When Prop 8 was initially introduced in 2008, voters turned to their polling offices in droves to make their voices heard. Those voices voted marginally in favor of Prop 8 which effectively sealed the right of LBG men and women to marry the partners of their choosing. With the ballot initiative recording 52% of California residents in favor of Proposition 8, same-sex marriages were no longer free to occur as they once did in the state. While the ballot initiative was eventually overturned in 2013 due to the U.S. Supreme Court’s dismissal of the case, same-sex marriages were on hold for five years before they eventually resumed in the golden state. While Prop 8 passed in 2008, another film made its debut the same year that chronicled a life that we briefly touched on in earlier iterations of this series. That film was Milk.

In the same month that Prop 8 passed in California, Hollywood released the film ‘Milk’, a biopic film which followed the life and death of Harvey Milk. The film starred Sean Penn as Harvey Milk and displayed the legend’s effort to not only gain entry into public office, but to hold his seat throughout the duration of his term. While the commercial success of the film fell short of meeting the benchmark that was set by Brokeback Mountain, it nonetheless became an important piece of LBGT cinematic history that entered the psyche of American pop culture. Not too long after the film, an overdue piece of legislation was passed in 2009 that sought to deter violence against LBGT people and pursue justice against those who take part in it.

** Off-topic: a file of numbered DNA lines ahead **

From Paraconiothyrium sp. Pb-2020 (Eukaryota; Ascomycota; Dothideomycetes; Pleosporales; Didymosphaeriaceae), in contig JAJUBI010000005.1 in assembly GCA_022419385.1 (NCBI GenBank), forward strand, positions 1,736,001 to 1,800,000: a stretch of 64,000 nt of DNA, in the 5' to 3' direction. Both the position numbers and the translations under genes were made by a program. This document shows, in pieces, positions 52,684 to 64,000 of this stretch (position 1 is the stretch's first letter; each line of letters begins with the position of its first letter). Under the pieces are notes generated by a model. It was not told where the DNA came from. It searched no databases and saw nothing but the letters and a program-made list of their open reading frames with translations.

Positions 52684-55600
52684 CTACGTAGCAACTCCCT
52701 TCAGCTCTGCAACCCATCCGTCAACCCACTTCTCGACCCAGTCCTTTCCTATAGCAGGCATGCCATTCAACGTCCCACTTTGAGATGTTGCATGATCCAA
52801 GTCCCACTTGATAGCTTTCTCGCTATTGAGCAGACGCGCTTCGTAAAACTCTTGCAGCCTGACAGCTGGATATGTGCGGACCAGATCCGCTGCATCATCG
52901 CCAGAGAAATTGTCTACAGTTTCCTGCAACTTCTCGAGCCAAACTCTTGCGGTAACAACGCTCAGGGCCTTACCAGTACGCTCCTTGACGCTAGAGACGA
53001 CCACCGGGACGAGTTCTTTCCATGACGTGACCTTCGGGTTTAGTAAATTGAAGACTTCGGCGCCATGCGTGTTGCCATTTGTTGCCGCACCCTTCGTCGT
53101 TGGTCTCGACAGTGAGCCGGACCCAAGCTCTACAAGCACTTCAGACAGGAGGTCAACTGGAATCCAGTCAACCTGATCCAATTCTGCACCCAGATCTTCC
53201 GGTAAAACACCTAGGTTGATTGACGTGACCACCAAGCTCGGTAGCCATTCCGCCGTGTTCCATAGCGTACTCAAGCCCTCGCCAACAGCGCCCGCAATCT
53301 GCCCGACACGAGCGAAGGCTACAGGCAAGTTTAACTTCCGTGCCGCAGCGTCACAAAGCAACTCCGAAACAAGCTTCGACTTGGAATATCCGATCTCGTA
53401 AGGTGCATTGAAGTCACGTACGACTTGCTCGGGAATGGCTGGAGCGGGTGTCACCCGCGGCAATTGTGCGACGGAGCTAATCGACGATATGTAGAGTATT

The Matthew Shepard Act was signed into law on October 28th, 2009 and expanded federal hate crime laws to include acts of violence against those believed to be LBGT. The bill was signed into law by the 49th incumbent President Barack Obama and was a delayed response to the brutal murder of Matthew Shepard. While no amount of bill-signing can undo the damage that has already been done to the community, the passage of it was a reminder to many that the issue of violence against the LBGT community is a pervasive issue that isn’t going away anytime soon.

While the 2000’s saw some difficult times for the LBGT community, it was also a decade of transformation and acceptance. Damaging propositions were passed, inspiring films were made and released, and marriage equality was becoming a reality for many. While there is still much work to be done both within and outside of LBGT circles, the battles waged and won have set the stage for the decade to come. Those same battles continue to inspire something far greater for all of us: a renewed sense of hope that true equality in the United States will no longer be a dream, but one simple aspect of the country we live in.

That’s all folks!
For the previous decades: 1960’s | 1970’s | 1980’s | 1990’s

J.J. Medina is a contributor at InQueery.